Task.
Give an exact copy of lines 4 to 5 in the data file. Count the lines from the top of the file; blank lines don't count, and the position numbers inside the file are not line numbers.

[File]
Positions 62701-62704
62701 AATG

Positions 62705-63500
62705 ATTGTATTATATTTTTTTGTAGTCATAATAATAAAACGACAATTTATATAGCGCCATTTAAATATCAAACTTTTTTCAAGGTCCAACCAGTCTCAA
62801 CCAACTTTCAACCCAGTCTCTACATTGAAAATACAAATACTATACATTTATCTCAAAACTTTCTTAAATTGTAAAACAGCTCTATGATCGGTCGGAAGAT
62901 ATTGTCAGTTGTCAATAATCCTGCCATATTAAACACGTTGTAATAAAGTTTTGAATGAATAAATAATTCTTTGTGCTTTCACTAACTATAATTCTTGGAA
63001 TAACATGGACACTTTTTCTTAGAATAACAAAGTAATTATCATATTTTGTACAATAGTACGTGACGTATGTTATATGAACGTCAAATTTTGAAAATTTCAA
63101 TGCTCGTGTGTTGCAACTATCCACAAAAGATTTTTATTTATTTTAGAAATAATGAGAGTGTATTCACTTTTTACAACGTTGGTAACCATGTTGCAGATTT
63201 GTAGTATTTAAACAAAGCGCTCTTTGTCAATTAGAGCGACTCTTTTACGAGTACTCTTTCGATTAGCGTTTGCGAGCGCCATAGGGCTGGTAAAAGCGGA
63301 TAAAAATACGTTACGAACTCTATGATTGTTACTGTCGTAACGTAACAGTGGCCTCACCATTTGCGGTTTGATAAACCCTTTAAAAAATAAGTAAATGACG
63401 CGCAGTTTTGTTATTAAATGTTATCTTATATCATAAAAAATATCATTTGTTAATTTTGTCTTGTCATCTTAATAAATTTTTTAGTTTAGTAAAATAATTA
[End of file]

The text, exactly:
62705 ATTGTATTATATTTTTTTGTAGTCATAATAATAAAACGACAATTTATATAGCGCCATTTAAATATCAAACTTTTTTCAAGGTCCAACCAGTCTCAA
62801 CCAACTTTCAACCCAGTCTCTACATTGAAAATACAAATACTATACATTTATCTCAAAACTTTCTTAAATTGTAAAACAGCTCTATGATCGGTCGGAAGAT